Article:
Wednesday, November 17, 2010

With Praise for an Opal

Townie's memorial service was last Saturday.  Friends I hadn't seen in years were there, most of them as impacted by her life as I was.  People shared about her good cooking and her hospitality.  One fellow worker said that even her boxed lemon cake tasted marvelous.  An African student she had "adopted" said that Townie was concerned that he spent too much time at her house when he should be out with people his own age.  He said her food was delicious and her company quite satisfying for him.

She had a breakfast for international women students every Saturday, but the guys were jealous.  Please couldn't they come?  No, it's just for the girls.  But please, they really wanted to attend.  Well, OK, but they'd have to dress the part.  The next week three guys showed up in poodle skirts!

Others shared about the influence Townie had on their lives.  She was always available to offer whatever was needed, whether it was to help with immigration issues or teach them English or the Bible.

I received the following poem from Greg Asimakoupoulos, pastor of Mercer Island Covenant Church.  He was a student at SPU when I was, and it seems he was as blessed by her as the rest of us.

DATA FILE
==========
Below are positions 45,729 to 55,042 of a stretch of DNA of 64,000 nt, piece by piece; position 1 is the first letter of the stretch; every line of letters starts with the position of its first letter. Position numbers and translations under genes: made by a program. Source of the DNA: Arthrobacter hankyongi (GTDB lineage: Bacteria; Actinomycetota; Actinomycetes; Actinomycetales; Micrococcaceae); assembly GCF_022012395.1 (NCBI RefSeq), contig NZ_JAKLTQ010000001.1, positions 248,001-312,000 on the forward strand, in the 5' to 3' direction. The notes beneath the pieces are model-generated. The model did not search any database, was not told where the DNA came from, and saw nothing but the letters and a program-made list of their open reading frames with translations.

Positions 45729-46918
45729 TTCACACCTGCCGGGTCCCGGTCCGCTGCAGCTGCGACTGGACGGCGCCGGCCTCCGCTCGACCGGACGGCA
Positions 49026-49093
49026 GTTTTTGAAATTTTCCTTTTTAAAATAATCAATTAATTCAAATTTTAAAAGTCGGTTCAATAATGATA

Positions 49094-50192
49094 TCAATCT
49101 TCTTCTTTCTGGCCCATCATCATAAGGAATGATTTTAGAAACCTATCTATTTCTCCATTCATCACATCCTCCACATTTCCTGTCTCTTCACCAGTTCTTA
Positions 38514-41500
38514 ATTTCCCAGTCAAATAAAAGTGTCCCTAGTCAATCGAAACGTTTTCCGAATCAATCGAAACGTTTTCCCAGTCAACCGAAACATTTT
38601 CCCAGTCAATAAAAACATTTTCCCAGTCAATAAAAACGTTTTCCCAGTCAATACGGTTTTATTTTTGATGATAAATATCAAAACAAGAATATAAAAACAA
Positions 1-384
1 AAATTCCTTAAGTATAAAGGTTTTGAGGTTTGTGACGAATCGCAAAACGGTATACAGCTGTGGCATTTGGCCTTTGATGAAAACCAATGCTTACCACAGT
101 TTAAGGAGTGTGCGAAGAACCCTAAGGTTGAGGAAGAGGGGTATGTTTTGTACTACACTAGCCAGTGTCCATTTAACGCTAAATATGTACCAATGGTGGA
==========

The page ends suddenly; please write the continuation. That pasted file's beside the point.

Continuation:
With Praise for an Opal 

An opal is a precious gem
with fire in its stone.
It beautifies a suffering world
where millions feel alone.

An opal perched upon a ring
can give a person hope
as can an opal round a neck
attached to a gold rope.

And there's an Opal I recall
I knew in college days
who helped the internationals
come to the USA.

A fire blazed within her heart
fueled by her faith and love.
A faith in One who loves the world
The One she'd sung hymns of.

Inspired, she would not just sing.
She lived the lyrics too.
This Opal (we called "Townie" then)
served Christ in what she'd do.

The Asian, Latin, African
the Indian and more
found tea and hospitality
once inside Townie's door.

And now the Savior of the world
has opened Heaven's door
to welcome Opal home at last
beyond the crystal shore.

by Rev. Greg Asimakoupoulos
Mercer Island Covenant Church
(Seattle Pacific Class of 1974)

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